An airport manager whose job entailed a consistent survey of the airport, including walking the perimeter and sometimes going up on roofs, became wheelchair bound over the course of his seven-year employment. When the airport operator took issue with how this affected the execution of his job, there was an issue: the man had no official job description.
When the operator approached the manager with a job description after he was already wheelchair bound, the man did not want to sign it.
In a discrimination claim thereafter, “without that written job description signed by that employee, it was a hard case to defend,” said Peckar & Abramson PC Partner Kevin O’Connor, who represented the airport operator and co-chairs his firm’s labor and employment department. “Had the employer had a very clear job description from the inception, the case might not even have gotten off the ground.”
O’Connor was joined by Olender Feldman LLP Partner and litigator Howard Matalon and Susan Carrero, president and director of human resources for 7 Star HR a Division of Triton Benefits & HR Solutions at NJBIZ’s panel discussion on workplace discrimination at the DoubleTree Hotel in Somerset Tuesday morning.
Cristina Amyot, president and chief executive of Tinton Falls-based human resources consulting firm EnformHR, moderated the panel.
New Jersey’s Law Against Discrimination prohibits employment discrimination based on race, creed, color, national origin, age 18 to 70, ancestry, nationality, marital status, sex, gender identity or expression, disability, military service, sexual orientation, atypical cellular or blood trait, or genetic information.
Matalon most often sees gender and age discrimination in his practice, he said.
“If you look round this room, pretty much everyone here is in a protected class, whether they know it or not. The average age of American workers now is 39, so we’re almost all in a protected age class,” he said. “Discrimination is very insidious when it comes in the pay area because the individuals assume that they have a right to sue if they’re being let go for any reason. And the employer doesn’t help itself when it terminates 10 people and nine of them are 50 or older.”
Just about everything in this country is discriminatory one way or the other, he said. But human beings use bias filters every day, seeing life through “our own prism.”
“The problem is when we project that prism in the workplace,” Matalon said.
The write way
Performance reviews are important, the panelists explained. If the employer doesn’t let an employee know what he or she is doing wrong, when it comes time to terminate them, HR expert Carrero has some questions.
“Did you communicate that to them? Did you talk to them, did you write them up, did they know that this was wrong? How many other people in the workplace do you allow to come in 10 minutes or 30 minutes late? So if you’re going to terminate, are you discriminating? Are you just picking on this one individual?” she said.
Many employers who hire her want to terminate employees quickly. She looks at past performance — did the employer communicate and address the issue? Are they being consistent?
“Communicating performance reviews is critical,” she said.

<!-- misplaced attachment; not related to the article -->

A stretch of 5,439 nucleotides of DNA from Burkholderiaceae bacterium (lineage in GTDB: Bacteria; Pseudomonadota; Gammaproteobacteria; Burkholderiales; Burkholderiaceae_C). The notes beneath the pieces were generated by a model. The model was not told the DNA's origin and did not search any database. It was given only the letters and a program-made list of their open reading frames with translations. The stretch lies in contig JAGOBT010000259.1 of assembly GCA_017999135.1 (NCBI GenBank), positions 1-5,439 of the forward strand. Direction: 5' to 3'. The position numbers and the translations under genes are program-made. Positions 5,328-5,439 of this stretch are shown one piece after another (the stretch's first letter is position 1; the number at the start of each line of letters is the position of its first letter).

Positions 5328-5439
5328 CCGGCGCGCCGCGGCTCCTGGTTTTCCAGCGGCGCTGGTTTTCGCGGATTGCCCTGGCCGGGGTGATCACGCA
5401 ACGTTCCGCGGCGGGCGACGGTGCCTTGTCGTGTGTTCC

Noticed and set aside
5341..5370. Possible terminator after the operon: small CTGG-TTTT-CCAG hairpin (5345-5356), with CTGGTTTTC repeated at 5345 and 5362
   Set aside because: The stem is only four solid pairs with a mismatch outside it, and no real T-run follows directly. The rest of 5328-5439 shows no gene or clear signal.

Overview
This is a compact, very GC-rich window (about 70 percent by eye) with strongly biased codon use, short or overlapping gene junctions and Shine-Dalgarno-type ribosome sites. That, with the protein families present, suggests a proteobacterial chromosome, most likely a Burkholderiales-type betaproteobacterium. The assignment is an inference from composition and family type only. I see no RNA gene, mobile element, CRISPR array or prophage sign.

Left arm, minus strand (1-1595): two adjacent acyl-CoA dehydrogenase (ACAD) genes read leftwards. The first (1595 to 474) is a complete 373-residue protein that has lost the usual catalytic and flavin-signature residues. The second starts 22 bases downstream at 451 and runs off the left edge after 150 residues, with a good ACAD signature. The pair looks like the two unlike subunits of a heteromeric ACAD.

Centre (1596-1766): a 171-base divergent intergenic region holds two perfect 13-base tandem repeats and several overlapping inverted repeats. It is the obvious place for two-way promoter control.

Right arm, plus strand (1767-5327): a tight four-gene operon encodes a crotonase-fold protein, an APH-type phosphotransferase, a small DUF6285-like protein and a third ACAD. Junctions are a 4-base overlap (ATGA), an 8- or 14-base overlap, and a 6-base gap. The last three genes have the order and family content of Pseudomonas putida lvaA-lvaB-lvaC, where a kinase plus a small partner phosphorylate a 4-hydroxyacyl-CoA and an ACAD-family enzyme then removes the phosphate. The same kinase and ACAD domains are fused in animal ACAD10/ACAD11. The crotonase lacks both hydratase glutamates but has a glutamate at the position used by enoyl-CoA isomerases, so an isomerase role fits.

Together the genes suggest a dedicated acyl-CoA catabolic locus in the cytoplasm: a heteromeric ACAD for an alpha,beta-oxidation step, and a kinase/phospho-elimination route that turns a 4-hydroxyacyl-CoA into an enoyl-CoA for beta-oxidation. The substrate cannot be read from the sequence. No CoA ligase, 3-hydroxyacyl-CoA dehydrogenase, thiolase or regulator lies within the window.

To mitigate the risk of harassment or discrimination complaints, it’s important for employers to have an open door policy and to document everything, Carrero explained.
“Make [your open door policy] very clear. Have that safe place for employees to go to where they really feel it’s a non-biased person that’s going to listen. It could be an email, or it could be a five-minute conversation, but at the end of the day, document it,” she said.
She recommends whoever received the complaint to email the employee thanking them for the open door policy, and to send a form for them to document details of their complaint. The employer then needs to ask what the employee’s requested relief is: can they not work with them anymore, or do they just want it to stop?
“Within 24 hours of that person coming to you, you need to communicate, because within 24 hours of talking to you, they’re going to talk to everyone. They’re going to communicate through the workforce, to their spouse, their friends, a labor attorney. You need to jump on it quickly,” Carrero said.
When receiving the claim, assure the employee that the complaint is confidential, or on a need-to-know basis.
A company’s human resource department, or an outside HR group for small firms, will want to then investigate the claim, which is key to preventing legal issues thereafter.
“I firmly believe a botched investigation is one of the worst things that can happen,” moderator Amyot said. “It makes the culture and the climate for employees that much worse, and it has long term effects other employees feel like well, you can’t go to HR because look at what just happened. You clearly are just handing over a court case to the employee.”
Before it ever gets to the courtroom, O’Connor said employers need to know how to identify what will be considered a complaint in court.
“What is a complaint? It’s not necessarily someone filling out a form. It can be just someone expressing their concern,” he said. “Training can be so inexpensive in the grand scheme of things. A case I handle could range anywhere from $5,000 to $500,000. Training [to identify a complaint] is absolutely essential.”
Look for more coverage from the Oct. 29 panel discussion in our upcoming Nov. 4 issue of NJBIZ.